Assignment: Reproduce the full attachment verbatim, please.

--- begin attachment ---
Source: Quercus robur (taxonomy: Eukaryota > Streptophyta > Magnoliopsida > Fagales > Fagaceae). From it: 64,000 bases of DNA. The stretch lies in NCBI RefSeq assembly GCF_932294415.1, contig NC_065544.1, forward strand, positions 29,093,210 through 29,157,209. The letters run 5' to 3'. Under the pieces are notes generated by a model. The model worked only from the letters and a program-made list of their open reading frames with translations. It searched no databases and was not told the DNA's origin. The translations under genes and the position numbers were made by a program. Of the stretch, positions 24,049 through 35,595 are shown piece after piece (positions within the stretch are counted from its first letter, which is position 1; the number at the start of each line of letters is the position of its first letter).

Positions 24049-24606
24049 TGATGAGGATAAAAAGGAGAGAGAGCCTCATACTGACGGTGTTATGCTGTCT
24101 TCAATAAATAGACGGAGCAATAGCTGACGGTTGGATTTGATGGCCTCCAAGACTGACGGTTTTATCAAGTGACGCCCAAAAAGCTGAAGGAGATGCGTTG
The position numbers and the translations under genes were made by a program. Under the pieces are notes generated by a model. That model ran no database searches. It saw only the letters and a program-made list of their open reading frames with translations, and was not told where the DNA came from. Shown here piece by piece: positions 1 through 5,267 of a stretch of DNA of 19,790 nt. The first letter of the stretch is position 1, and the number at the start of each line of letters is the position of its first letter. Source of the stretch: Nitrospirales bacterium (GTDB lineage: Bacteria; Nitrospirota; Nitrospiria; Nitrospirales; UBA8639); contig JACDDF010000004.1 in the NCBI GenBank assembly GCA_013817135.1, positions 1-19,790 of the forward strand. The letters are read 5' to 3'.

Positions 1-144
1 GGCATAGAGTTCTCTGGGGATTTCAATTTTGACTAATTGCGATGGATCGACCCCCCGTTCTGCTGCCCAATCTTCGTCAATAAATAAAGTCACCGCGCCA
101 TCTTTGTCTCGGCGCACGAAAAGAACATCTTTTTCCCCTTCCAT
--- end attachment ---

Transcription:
Source: Quercus robur (taxonomy: Eukaryota > Streptophyta > Magnoliopsida > Fagales > Fagaceae). From it: 64,000 bases of DNA. The stretch lies in NCBI RefSeq assembly GCF_932294415.1, contig NC_065544.1, forward strand, positions 29,093,210 through 29,157,209. The letters run 5' to 3'. Under the pieces are notes generated by a model. The model worked only from the letters and a program-made list of their open reading frames with translations. It searched no databases and was not told the DNA's origin. The translations under genes and the position numbers were made by a program. Of the stretch, positions 24,049 through 35,595 are shown piece after piece (positions within the stretch are counted from its first letter, which is position 1; the number at the start of each line of letters is the position of its first letter).

Positions 24049-24606
24049 TGATGAGGATAAAAAGGAGAGAGAGCCTCATACTGACGGTGTTATGCTGTCT
24101 TCAATAAATAGACGGAGCAATAGCTGACGGTTGGATTTGATGGCCTCCAAGACTGACGGTTTTATCAAGTGACGCCCAAAAAGCTGAAGGAGATGCGTTG
The position numbers and the translations under genes were made by a program. Under the pieces are notes generated by a model. That model ran no database searches. It saw only the letters and a program-made list of their open reading frames with translations, and was not told where the DNA came from. Shown here piece by piece: positions 1 through 5,267 of a stretch of DNA of 19,790 nt. The first letter of the stretch is position 1, and the number at the start of each line of letters is the position of its first letter. Source of the stretch: Nitrospirales bacterium (GTDB lineage: Bacteria; Nitrospirota; Nitrospiria; Nitrospirales; UBA8639); contig JACDDF010000004.1 in the NCBI GenBank assembly GCA_013817135.1, positions 1-19,790 of the forward strand. The letters are read 5' to 3'.

Positions 1-144
1 GGCATAGAGTTCTCTGGGGATTTCAATTTTGACTAATTGCGATGGATCGACCCCCCGTTCTGCTGCCCAATCTTCGTCAATAAATAAAGTCACCGCGCCA
101 TCTTTGTCTCGGCGCACGAAAAGAACATCTTTTTCCCCTTCCAT